Monday 27 August, 8pm, Offaly History Centre

Pádraig Ó Riain

Four Offaly Saints
Illustrated lecture and book launch

Four Offaly Saints 

Monday, 27 August 2018. All welcome at 8 p.m. Refreshments post launch. A chance to get a signed copy and a discounted price (€15 non-members/€13.50 members).
Cllr Danny Owens, Cathaoirleach of Offaly County Council will formally launch  Pádraig Ó Riain's  Four Offaly Saints. This will be followed by a presentation on these Offaly saints by Ó Riain, Professor Emeritus of Early and Medieval Irish at University College Cork. Professor Ó Riain was with us about five years ago when his best-selling Dictionary of Irish Saints was published. This is your chance to hear him again, or for the first time. He is a charming speaker with huge learning that he wears lightly. He will be signing copies of this unique book on the night. This is the latest book in the growing Offaly Collection. Be sure to get one while stocks last. Now available at Offaly History Centre. Member’s discount 10%.

Four Offaly Saints: The Lives of Ciarán of Clonmacnoise, Ciarán of Seir, Colmán of Lynally and Fíonán of Kinnitty
Four Courts Press. 176pp. Including 16 pages of Colour Ills.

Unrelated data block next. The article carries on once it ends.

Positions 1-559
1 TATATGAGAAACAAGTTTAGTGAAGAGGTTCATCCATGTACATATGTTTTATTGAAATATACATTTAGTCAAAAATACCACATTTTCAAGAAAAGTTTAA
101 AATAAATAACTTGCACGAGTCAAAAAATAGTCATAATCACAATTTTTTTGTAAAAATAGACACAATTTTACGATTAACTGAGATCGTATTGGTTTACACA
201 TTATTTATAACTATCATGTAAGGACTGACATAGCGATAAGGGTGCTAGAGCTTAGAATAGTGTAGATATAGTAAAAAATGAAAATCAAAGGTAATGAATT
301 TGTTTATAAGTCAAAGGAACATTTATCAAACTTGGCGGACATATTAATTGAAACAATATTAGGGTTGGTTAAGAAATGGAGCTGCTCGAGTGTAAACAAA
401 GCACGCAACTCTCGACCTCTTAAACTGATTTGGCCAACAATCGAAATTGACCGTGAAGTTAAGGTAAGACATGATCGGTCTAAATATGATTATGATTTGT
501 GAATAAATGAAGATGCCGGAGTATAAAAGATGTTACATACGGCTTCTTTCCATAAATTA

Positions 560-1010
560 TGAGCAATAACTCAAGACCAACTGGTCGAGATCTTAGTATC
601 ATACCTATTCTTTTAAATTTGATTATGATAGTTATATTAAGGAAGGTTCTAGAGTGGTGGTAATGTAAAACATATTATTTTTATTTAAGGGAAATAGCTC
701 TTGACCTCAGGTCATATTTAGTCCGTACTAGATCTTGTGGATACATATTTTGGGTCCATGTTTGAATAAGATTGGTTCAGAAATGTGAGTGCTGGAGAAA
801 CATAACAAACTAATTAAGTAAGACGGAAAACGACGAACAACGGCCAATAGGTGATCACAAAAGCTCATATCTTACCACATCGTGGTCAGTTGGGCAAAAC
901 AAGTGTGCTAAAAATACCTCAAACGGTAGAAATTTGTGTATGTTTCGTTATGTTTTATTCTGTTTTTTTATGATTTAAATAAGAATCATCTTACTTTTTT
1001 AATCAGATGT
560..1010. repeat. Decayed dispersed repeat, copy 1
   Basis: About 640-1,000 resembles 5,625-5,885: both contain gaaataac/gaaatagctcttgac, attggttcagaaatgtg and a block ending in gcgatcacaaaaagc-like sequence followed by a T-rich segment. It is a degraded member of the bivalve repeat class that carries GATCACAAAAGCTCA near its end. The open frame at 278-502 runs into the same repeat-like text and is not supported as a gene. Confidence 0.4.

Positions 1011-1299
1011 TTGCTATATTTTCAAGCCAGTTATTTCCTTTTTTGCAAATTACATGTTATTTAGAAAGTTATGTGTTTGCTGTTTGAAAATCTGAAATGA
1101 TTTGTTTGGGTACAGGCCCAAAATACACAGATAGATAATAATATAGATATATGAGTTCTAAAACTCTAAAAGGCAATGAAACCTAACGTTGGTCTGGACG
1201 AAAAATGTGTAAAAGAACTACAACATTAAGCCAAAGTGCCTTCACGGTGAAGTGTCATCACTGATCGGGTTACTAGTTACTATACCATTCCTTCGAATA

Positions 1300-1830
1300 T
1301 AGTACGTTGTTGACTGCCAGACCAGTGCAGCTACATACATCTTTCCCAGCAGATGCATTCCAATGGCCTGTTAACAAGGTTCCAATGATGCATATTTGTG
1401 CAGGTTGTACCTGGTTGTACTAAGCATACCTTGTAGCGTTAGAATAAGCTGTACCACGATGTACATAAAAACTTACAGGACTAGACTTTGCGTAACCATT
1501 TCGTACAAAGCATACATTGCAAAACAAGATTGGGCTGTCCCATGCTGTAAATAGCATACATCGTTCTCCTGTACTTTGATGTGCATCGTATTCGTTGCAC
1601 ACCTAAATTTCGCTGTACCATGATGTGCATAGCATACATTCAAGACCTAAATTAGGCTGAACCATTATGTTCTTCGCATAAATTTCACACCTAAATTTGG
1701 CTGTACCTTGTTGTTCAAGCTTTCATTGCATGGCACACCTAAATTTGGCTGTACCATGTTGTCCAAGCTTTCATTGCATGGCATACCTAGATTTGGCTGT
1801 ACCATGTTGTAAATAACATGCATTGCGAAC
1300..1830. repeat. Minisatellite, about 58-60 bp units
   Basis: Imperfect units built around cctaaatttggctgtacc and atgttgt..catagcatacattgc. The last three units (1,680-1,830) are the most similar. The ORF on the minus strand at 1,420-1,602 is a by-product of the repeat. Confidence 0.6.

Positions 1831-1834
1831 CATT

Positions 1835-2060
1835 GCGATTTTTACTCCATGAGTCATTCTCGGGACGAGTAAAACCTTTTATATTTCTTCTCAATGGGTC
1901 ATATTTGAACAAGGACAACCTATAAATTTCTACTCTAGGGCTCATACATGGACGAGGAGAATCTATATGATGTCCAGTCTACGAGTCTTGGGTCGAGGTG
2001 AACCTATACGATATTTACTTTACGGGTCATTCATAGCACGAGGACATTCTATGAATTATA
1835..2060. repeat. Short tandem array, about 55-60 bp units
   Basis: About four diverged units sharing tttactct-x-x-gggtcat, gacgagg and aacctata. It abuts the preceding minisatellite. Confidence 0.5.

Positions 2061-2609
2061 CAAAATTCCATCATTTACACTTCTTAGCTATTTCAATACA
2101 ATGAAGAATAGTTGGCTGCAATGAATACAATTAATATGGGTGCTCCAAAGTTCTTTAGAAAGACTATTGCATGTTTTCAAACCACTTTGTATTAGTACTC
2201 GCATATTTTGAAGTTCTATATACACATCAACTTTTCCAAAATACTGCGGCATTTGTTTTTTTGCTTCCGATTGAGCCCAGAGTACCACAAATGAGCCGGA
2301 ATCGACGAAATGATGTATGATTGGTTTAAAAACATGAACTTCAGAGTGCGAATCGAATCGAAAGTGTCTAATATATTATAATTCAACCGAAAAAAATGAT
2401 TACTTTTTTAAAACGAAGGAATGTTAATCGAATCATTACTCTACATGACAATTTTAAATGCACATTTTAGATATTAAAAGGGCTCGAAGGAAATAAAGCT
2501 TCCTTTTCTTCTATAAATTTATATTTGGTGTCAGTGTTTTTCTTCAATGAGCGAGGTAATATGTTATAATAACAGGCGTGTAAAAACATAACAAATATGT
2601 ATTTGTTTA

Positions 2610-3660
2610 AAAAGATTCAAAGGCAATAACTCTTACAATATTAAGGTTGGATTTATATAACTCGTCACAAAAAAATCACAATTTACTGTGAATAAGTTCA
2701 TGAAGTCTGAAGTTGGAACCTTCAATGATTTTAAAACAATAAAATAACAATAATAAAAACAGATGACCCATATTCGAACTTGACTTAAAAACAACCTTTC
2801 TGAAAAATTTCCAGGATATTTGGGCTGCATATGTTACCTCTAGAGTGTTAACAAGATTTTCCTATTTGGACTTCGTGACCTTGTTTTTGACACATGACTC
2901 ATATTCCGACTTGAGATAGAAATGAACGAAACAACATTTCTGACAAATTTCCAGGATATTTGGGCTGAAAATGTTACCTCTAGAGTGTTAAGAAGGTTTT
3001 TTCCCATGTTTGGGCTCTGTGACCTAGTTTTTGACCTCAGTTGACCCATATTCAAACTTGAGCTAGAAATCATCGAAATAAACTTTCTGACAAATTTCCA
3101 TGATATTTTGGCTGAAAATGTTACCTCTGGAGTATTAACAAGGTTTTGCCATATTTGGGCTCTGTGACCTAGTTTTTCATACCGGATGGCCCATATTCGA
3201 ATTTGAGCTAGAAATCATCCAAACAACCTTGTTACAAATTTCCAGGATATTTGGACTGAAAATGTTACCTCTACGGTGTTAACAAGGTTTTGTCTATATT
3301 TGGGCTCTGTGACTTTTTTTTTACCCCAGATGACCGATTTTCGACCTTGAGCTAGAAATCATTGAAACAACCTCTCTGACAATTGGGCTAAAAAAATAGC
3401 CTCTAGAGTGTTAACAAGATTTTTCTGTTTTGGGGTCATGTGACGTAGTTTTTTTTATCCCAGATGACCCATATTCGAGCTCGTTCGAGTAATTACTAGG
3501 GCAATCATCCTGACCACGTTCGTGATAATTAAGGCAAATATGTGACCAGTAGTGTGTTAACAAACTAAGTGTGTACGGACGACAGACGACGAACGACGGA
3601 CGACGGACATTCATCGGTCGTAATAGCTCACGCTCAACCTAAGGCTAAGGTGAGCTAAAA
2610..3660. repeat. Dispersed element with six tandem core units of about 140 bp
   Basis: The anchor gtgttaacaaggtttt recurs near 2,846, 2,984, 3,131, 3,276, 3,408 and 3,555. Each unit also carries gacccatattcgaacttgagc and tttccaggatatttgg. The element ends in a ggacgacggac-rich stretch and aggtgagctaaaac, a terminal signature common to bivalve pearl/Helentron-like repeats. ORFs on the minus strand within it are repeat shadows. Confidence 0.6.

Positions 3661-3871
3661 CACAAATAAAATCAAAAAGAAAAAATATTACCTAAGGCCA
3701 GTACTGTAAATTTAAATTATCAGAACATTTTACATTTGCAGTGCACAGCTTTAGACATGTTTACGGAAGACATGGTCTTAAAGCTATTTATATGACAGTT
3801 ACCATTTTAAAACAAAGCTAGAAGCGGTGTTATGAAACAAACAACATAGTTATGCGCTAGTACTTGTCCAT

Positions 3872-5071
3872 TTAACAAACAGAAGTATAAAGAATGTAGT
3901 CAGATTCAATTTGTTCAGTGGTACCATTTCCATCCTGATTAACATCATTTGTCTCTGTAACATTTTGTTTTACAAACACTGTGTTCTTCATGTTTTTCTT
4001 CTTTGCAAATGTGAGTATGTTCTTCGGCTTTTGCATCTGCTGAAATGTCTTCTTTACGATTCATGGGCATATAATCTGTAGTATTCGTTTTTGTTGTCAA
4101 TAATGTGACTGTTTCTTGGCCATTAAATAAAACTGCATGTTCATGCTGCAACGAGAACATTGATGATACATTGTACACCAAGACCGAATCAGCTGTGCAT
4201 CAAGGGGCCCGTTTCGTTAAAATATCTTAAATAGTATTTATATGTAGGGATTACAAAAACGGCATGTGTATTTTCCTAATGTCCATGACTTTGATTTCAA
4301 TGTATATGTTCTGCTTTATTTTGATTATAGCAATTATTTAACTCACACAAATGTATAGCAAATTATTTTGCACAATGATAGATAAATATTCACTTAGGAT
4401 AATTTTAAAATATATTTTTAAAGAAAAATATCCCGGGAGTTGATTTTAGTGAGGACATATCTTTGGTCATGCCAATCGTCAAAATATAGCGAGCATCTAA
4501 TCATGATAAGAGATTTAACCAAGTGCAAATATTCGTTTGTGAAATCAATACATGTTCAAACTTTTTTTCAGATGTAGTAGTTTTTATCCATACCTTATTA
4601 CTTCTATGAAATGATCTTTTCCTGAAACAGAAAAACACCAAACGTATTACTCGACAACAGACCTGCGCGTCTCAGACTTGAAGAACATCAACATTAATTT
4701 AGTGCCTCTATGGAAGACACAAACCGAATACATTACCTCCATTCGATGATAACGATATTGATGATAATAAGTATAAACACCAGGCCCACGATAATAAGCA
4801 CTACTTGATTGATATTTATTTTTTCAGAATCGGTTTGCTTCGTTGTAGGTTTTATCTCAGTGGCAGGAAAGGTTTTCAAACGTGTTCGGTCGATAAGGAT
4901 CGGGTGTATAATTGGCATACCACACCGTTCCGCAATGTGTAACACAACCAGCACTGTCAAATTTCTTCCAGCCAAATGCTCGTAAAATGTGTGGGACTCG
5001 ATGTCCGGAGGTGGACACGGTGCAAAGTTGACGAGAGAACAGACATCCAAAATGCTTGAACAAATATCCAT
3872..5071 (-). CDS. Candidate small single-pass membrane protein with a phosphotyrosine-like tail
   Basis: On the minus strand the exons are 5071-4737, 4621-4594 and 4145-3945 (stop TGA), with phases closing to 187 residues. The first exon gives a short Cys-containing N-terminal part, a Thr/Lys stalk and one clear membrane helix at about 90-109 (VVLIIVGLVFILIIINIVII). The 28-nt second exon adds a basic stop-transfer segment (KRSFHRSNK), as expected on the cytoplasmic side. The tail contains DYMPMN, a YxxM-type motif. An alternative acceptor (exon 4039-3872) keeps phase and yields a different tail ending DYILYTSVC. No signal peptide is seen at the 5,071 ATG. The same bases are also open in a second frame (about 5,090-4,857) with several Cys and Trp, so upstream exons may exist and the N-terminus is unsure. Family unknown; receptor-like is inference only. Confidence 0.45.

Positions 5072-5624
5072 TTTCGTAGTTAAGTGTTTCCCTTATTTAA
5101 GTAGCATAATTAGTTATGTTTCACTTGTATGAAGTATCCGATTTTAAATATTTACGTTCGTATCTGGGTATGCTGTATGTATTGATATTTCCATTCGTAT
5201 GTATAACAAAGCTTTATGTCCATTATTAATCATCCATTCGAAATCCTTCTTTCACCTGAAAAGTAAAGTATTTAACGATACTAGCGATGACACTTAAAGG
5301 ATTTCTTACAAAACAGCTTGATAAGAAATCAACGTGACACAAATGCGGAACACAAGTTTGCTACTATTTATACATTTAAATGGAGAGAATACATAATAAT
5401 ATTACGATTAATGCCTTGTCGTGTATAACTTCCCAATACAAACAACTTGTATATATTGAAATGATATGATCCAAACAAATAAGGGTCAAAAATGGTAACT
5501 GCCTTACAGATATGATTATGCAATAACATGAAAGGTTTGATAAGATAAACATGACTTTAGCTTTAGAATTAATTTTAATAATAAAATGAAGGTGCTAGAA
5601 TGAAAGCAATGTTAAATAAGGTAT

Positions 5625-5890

Lying just south of the line that divided Ireland’s two halves, Leath Chuinn to the north and Leath Mhogha to the south, the churches of the present county of Offaly could scarcely have been other than places of exceptional importance. A vision attributed to Finnian of Clonard saw a silver moon rise above Clonmacnoise that brought brightness and light to the mid-parts of Ireland, and another vision attributed to Ciarán himself showed the shadow of his church protecting every part of the country, north and south. For its part, Seirkieran laid claim to having been one of the first churches founded in Ireland, by its saint, another Ciarán, who was acting on instructions received from St Patrick, before the latter ever brought Christianity to the country. Seirkieran had a claim to cathedral status in Ossory over a long period. Lynally’s patron Colmán was of northern origin and his church provided abbots to certain northern churches over several centuries. By way of contrast, Kinnitty’s saint Fíonán was reputedly of Kerry origin, and this is reflected in the Life written for him, which brings him down to west Munster on numerous occasions. Connections such as these bear witness to the important role played by the churches of Offaly in the history of early Irish Christianity. The four Lives in this volume, which are translated from Latin originals, contain much of interest countrywide.

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